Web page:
This link between new stories and our spiritual selves struck me as one of the most crucial themes from Mel Gibson’s controversial movie The Passion of the Christ: the enlisting of Simon of Cyrene to help Christ carry the cross.
In his film, Gibson takes this brief vignette from the passion narrative and makes it significant. He depicts Simon as an uninterested passerby, doing his best to be inconspicuous as Christ stumbles beneath his cross on the path to his execution. Much to Simon’s surprise and dismay, a Roman soldier points to him and commands him to help Christ carry his cross.
Simon protests vigorously, even going so far as to announce to the crowd that he is an innocent man forced to help a criminal. He takes up Christ’s cross reluctantly and resentfully. As he helps Christ along, though, and Simon sees the torture that Christ has been enduring, he is overtaken by compassion. By the time they reach the place of execution, Simon is carrying both the cross and Christ.
This scene seems to me the exemplary instance of a man who, unexpectedly even to him, begins a new story in his life. The film symbolizes Simon’s leap into a new story with the loss of his yarmulke; he enters the Christian story in that moment, one that has just begun and has no foreseeable conclusion for him.
The lesson is clear: No matter where we stand on the path of life, no matter what is happening with us at any particular moment, new stories remain open to us. We are not yet fully formed.
I don’t claim my musical debut as profound a story as the one Simon tells in his moment of redemption. But I do believe both our experiences spring from a deeply spiritual and human longing: the desire to see our lives as at least partially open stories, stories in which we yet remain capable of surprising ourselves and those around us. Stories in which we may become Christians for the first time. Or in which we may discover or rediscover compassion, or hope or love. Ones in which we may happen on a potential moment of grace or redemption and seize upon it. Ones in which we may stumble upon longings or capacities in ourselves that we never knew existed.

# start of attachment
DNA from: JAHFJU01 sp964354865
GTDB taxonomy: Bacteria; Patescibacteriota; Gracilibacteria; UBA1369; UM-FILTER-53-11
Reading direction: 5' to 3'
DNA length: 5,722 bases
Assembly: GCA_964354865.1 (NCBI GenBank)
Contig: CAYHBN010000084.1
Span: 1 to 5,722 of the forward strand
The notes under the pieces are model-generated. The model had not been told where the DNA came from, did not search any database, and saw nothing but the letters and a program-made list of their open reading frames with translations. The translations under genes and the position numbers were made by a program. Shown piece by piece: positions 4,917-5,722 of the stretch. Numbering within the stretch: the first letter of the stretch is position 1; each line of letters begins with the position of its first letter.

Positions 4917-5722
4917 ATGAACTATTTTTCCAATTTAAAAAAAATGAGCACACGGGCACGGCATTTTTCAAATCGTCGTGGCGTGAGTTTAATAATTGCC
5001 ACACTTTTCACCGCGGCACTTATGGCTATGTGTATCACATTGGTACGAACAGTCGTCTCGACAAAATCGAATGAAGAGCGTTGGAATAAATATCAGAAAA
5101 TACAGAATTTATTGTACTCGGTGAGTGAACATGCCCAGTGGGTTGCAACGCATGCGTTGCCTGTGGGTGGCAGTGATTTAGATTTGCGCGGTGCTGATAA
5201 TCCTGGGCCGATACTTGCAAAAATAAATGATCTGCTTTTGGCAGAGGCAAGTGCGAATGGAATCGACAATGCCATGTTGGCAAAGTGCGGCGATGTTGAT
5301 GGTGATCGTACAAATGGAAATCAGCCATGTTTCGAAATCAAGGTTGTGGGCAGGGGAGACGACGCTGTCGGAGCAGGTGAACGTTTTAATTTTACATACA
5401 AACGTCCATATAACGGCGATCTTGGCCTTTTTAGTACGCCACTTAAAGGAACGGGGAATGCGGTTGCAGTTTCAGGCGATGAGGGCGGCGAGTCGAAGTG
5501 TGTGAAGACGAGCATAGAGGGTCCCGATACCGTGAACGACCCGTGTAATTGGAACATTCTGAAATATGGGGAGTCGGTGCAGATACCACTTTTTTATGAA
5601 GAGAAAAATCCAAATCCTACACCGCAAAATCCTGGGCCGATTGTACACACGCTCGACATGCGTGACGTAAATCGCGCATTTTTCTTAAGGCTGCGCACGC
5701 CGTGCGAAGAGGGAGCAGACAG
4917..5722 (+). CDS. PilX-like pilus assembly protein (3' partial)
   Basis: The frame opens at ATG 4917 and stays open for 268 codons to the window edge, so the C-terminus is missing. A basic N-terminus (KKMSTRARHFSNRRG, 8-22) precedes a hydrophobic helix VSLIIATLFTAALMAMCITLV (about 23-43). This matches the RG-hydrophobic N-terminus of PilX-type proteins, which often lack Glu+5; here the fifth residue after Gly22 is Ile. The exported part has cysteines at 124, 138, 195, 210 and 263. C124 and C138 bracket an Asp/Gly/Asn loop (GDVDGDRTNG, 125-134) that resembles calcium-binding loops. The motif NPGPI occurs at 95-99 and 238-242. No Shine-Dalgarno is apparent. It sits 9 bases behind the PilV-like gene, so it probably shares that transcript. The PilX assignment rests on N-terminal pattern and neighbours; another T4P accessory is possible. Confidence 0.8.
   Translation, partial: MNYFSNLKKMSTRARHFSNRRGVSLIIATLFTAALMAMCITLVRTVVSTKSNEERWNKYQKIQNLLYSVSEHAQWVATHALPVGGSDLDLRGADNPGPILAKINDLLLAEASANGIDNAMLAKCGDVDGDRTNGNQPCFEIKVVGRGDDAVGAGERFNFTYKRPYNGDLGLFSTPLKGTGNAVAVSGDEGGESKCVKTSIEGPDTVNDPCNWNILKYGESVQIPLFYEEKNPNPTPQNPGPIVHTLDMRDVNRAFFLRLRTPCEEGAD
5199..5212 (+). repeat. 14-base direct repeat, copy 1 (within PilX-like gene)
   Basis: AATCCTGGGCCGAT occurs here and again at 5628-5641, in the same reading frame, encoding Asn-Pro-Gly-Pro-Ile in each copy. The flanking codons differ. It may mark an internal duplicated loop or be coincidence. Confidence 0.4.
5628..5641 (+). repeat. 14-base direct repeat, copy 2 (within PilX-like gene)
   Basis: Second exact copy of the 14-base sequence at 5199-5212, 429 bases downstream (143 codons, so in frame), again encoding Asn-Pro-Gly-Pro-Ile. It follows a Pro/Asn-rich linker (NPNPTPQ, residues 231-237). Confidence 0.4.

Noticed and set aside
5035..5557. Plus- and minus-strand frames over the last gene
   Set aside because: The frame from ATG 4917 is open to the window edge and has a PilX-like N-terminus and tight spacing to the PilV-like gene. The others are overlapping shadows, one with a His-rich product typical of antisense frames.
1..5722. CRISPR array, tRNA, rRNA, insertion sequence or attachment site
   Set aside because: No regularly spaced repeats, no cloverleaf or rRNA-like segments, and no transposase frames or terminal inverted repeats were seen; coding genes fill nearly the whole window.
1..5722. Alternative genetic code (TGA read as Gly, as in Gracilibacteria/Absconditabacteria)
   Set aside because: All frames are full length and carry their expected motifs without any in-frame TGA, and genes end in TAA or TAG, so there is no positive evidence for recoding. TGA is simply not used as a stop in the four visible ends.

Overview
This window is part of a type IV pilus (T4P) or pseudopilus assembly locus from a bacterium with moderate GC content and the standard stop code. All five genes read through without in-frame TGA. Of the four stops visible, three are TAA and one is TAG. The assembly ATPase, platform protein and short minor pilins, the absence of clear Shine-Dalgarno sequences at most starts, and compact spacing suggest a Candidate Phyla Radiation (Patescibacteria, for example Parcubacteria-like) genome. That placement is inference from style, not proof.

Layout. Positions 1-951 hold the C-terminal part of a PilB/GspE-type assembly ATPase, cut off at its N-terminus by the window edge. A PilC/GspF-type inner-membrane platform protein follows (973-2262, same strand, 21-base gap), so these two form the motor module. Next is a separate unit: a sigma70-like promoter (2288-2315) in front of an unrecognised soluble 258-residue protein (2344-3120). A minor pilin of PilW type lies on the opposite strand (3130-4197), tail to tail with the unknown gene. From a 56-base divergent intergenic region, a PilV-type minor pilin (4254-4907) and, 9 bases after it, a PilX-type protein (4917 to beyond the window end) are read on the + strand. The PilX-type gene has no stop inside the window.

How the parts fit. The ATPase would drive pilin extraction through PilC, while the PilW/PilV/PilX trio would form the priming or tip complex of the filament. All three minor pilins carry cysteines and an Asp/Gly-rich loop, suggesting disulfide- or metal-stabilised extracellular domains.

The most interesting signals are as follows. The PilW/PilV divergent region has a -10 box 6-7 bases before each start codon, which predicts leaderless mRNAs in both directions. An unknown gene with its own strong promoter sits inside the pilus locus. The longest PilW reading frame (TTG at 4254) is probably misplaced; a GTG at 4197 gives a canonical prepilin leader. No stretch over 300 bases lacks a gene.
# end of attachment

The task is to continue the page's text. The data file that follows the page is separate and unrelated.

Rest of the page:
Or, maybe, ones in which we become rock stars.
My friends play at least once a week at venues around town. They don’t need a keyboardist, but I’m going to beg them to let me sit in on occasion. I had my taste of performing in public and performing with other musicians, and I loved it. I’m not ready for this story to end. We won’t be going on a national tour—they have kids and jobs, too—but this story has just begun for me, and I’m curious to see what I’ll find in the next chapter.
Maybe I’ll try my hand at musical composition, writing songs of my own. Or maybe a shared interest in music will bring me closer to my children or will inspire them to artistic creation; maybe it will offer me new roles to play in my family, my church or my college.
However this story plays out, it has taught me an important lesson: Like Simon, I am not yet fully formed. I have new stories yet to tell.
James M. Lang, an assistant professor of English at Assumption College in Worcester, Massachusetts, is the author of Life on the Tenure Track: Lessons from the First Year (Johns Hopkins University Press, 2005).